And yes I completed the survey
Also just completed the survey!
And yes I just completed the survey.
And yes I just completed the survey!
I just finished taking the survey as well. The whole process and making maps is starting to make more sense know that I’ve done it a time or two!
- Define descriptive and inferential statistics. What is the distinction between the two (provide examples of both)?
- A population would represent the entire possible group that is relevant to a survey. While a sample is only the select group that was actually chosen for said survey
- ex: Say we were to conduct a survey on the number of FHSU students that use the recreational services by passing out a survey in every HHP class on campus MWF. The population would be all FHSU students, while the sample would only be students who have an on campus class MWF.
- Define populations and samples. What is the distinction between the two (provide examples of both)?
- Descriptive Statistics Example: A table used to describe the average cost of different college tuitions
- Inferential statistics example: Taking a sample of jobs of students who graduates from FHSU in a certain department from last spring and inferring results from sample about students graduating in May.
- Define an independent and dependent variable. What is the distinction between the two (provide examples of both)?
- An independent variable is one that can and is manipulated by the experimenter, while the dependant variable is held constant for all trials of an experiment.
- ex: In an experiment we want to test how exercise affects test scores. The independent variable would be number of hours of exercise, while the dependent variable would be the test scores.
- What is the distinction between a discrete and a continuous variable (provide examples of both)?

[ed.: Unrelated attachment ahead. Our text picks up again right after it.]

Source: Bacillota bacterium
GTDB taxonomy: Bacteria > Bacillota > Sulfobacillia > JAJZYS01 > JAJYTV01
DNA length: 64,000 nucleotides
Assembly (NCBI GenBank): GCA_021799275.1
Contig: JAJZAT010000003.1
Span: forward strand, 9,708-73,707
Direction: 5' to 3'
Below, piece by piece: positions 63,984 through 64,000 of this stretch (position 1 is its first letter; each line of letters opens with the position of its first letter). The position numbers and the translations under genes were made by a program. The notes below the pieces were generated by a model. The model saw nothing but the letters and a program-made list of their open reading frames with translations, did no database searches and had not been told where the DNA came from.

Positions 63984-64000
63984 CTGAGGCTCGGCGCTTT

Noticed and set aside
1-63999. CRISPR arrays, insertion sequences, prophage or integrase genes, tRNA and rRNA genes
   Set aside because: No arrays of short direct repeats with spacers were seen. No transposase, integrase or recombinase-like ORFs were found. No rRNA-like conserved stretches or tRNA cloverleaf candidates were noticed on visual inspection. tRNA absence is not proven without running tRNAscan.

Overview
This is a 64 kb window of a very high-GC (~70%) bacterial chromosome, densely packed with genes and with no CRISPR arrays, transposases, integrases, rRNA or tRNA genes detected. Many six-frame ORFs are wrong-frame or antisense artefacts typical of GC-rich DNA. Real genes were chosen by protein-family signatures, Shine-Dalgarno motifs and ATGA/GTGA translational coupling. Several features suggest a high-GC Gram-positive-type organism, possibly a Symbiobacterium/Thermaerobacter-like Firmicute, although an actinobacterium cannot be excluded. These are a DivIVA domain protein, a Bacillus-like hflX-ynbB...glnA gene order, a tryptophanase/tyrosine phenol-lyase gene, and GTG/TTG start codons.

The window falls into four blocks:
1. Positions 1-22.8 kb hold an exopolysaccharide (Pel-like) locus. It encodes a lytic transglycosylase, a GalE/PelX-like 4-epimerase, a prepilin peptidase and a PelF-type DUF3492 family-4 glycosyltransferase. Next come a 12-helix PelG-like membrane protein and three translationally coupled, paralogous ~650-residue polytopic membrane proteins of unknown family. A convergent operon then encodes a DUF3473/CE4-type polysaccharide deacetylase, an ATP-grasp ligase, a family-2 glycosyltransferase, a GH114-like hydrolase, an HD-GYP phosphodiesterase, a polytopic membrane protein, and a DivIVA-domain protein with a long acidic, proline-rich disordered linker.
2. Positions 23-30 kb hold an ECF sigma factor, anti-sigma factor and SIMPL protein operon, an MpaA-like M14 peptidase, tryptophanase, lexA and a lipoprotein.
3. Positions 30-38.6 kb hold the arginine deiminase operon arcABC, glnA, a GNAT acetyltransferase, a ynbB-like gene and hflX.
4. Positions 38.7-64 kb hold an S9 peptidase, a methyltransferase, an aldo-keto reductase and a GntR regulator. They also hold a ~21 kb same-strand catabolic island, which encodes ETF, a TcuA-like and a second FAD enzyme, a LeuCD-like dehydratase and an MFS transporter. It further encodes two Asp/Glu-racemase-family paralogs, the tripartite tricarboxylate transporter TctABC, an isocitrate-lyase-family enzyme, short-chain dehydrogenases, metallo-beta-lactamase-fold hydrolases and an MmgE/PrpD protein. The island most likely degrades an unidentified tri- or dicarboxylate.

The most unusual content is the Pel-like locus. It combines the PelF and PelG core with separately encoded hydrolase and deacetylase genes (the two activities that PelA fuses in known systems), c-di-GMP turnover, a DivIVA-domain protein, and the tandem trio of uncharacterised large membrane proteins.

- Discrete variables are when the measurements are set apart by a specific intervals on a scale. And continuous variables would be measurements that aren’t restricted to set intervals but could be any range of numbers
- Discrete ex: number in a household
- What are the different levels of measurement? Provide examples of the different levels.
- The different levels to measurements include Nominal, Ordinal, Interval, and Ratio.
- Nominal ex: Table that organized based on gender
Ordinal ex: ranking a product on a scale of 1-5
Interval: Results of a standardized test score
Ratio: Temperature measurements in Kelvin
- What is DSRP?
- DSRP is a method/process of teaching, learning, and thinking that is aimed at helping students have a deeper understanding of information while also helping students transfer knowledge into their career rather than just a test.
- How is “Test” defined?
- According to the book a test for this class is any instrument or tool used for measurement
- How is “Measurement” defined?
- Measurement, while usually, quantitative, is the process of assigning a number to a person or characteristic of a performance or value.
What is your name? Lane Sanders
Are you a graduate student? No, I am currently a junior at FHSU studying HHP hoping to eventually go to Physical Therapy school.
Where are you from? I am originally from Minneapolis, KS.
Why did you enroll in this class? I enrolled in this class because it is a requirement for the HHP degree I am pursuing.
Have you heard of my class and or my teaching methodology? No I have not heard anything about this class or the method that you teach.
What are your initial thoughts? Initially I was a little overwhelmed by the amount of content because this is a new way of learning for me.
What are your expectations for this course? I expect to learn more about testing and measuring more accurately but other than that I don’t have too many expectations.
Did you sign up for the FHSU Promo free Plectica account? Yes I did
Did you join the SL Facebook group? No I have not joined yet.